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This would probably be more meaningful.  Here's a couple views of the ipf5000 16-bit profile I made vs the InkJetArt generic profile for the epson 4800.  Same paper as before - Micropore Luster.  The wireframe is my profile and the solid is the generic InkJetArt profile.

My profile was made with ProfileMaker 5.07 with a 1492 patch chart using the ipf5000 16-bit driver with the paper type set to Photo Paper Plus Semi-Gloss.  Not sure how they made theirs.

[attachment=1292:attachment]    [attachment=1293:attachment]
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David White
mike_botelho
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« Reply #6 on: December 06, 2006, 03:31:01 PM »
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This would probably be more meaningful.  Here's a couple views of the ipf5000 16-bit profile I made vs the InkJetArt generic profile for the epson 4800.  Same paper as before - Micropore Luster.  The wireframe is my profile and the solid is the generic InkJetArt profile.

My profile was made with ProfileMaker 5.07 with a 1492 patch chart using the ipf5000 16-bit driver with the paper type set to Photo Paper Plus Semi-Gloss.  Not sure how they made theirs.

[a href=\"index.php?act=findpost&pid=88940\"][{POST_SNAPBACK}][/a]


Thanks very much for the gamut charts.  From what I can see, the iPF5000 seems to actually have an extended dark gamut vs the Epson, at least in regard to the generic Epson profile used to compare.  I realized that the problem could have been with the generic profiles I was experimenting with.  I knew my method of comparison was imperfect, but it was the best I had at my disposal.

Looks like I will be definitely using the 16-bit driver if I get the iPF5000.  Of course, having the best possible profile would be essential as well.  I believe the number of patches on the chart you used may have been greater than what was used for the generic profiles I was experimenting with.  (I've seen the charts that Inkjetart use and Breathing Color use, and they seem to have 30-40% less patches if memory serves.)  I'm really only looking to print on one substrate (canvas), so it probably wouldn't make sense for me to try to obtain the highest quality profiling system.  Better, I would think, to pay the $ for one really top profile.  I'll have to figure out what's out there.  I definitely want my profile to have the dark gamut capacity that your gamut charts display.

Anyway, I assume, judging by the charts, that you are not seeing any real-world problems in regard to crimsons or other dark gamut saturated colors on your iPF5000, correct?

Thanks again,

Mike
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John Hollenberg
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« Reply #7 on: December 06, 2006, 04:23:05 PM »
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Nice to have these comparison gamut plots for another paper.  I have added them to the Wiki--hope you don't mind.

--John
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David White
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« Reply #8 on: December 06, 2006, 06:44:20 PM »
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Mike,

I've been very satisfied with what I have been getting with dark saturated colors with the ipf5000.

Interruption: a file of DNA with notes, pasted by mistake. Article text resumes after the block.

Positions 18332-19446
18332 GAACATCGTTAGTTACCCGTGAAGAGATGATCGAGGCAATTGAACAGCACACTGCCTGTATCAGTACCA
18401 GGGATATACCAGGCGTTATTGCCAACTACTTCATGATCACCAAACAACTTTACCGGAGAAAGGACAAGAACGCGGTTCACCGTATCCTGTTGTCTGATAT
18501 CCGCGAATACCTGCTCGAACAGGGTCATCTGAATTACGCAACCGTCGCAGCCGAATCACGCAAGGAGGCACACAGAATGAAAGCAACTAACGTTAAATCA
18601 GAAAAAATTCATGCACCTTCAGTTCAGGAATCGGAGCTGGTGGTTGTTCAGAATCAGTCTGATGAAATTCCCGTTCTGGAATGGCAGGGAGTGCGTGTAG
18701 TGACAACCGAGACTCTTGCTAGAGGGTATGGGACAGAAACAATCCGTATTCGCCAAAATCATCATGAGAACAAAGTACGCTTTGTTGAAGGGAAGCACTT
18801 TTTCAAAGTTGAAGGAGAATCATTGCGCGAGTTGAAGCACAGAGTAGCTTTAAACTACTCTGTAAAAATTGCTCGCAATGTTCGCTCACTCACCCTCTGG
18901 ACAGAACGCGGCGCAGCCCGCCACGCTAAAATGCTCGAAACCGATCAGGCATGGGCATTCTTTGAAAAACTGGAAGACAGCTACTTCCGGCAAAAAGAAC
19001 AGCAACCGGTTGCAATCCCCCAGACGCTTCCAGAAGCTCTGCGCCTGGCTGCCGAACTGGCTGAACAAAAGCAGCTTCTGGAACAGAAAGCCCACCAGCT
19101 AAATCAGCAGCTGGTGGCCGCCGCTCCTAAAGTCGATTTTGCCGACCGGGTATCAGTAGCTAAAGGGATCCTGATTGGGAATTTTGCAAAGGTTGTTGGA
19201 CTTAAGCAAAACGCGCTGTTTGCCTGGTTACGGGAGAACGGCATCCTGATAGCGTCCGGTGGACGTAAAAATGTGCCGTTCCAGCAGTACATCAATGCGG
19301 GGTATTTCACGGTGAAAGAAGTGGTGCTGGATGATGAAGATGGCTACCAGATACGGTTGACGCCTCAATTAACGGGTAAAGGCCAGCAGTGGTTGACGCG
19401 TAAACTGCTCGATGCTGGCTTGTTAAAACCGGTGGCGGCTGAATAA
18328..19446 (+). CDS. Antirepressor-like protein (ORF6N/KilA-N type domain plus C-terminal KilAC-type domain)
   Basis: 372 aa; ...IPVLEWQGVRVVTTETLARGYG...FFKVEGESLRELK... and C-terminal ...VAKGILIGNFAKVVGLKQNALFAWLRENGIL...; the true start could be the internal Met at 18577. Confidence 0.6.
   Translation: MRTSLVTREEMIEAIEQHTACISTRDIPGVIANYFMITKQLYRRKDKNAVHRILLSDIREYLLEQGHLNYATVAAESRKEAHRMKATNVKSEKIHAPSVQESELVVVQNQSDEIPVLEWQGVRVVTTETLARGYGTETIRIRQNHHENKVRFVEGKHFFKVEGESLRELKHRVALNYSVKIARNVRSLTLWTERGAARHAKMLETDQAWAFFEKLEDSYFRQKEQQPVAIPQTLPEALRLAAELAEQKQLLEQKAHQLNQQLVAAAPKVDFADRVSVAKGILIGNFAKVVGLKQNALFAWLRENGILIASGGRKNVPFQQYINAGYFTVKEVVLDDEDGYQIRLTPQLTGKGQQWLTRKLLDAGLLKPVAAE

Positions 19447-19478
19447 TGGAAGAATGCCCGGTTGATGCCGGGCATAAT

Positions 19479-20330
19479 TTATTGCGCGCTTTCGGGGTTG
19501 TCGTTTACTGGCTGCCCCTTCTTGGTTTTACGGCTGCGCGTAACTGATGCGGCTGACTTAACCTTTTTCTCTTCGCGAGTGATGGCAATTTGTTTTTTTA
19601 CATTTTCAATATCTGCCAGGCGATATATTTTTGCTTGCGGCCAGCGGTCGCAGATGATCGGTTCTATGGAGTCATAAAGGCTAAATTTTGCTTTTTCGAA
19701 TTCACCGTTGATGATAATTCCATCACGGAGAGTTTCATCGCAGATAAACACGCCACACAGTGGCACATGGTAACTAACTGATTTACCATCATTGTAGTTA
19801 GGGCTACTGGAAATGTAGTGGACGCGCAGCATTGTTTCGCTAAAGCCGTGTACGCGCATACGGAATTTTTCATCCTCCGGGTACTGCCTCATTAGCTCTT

As far as generic profiles, IMHO you get what you pay for.  Most of the profiles I see generated are in the 900-1000 patch range.  I usually use from 1400-1700 when I generate test charts for profiling my papers and I use the large profile option.  Mine seem to be about 1K bigger than the generic profiles on the InkJetArt site.  Not sure if it makes a big difference having more patches, but I feel more comfortable.    I suppose that if I were so inclined and felt like using a lot of paper and ink I could find the point where diminishing returns sets in based on the number of patches.

John,

No problem adding them to the wiki.
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David White
tonywh
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« Reply #9 on: December 07, 2006, 08:37:22 AM »
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Using canon printer settings the details in the shadows have been excelent, but with generic, custom and home made profiles (printfix pro) we have not been able to maintain the same quality. The printers definetly got it but how best to exploit it?
This is in both 16 & 8 bit.


tony
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John Hollenberg
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« Reply #10 on: December 07, 2006, 09:11:21 AM »
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Using canon printer settings the details in the shadows have been excelent, but with generic, custom and home made profiles (printfix pro) we have not been able to maintain the same quality. The printers definetly got it but how best to exploit it?
This is in both 16 & 8 bit.

I assume by Canon printer settings you mean with one of the supplied Canon profiles for the 8 bit driver?  Or are you talking about "Auto Color"?  On what paper?  Need more details to see if I have any information on this.

--John
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serf
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« Reply #11 on: December 07, 2006, 08:35:13 PM »
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FWIW, the tone curve on the 16 bit dialogue lets me lighten up otherwise dark shadows, pending redoing the profiles the right way.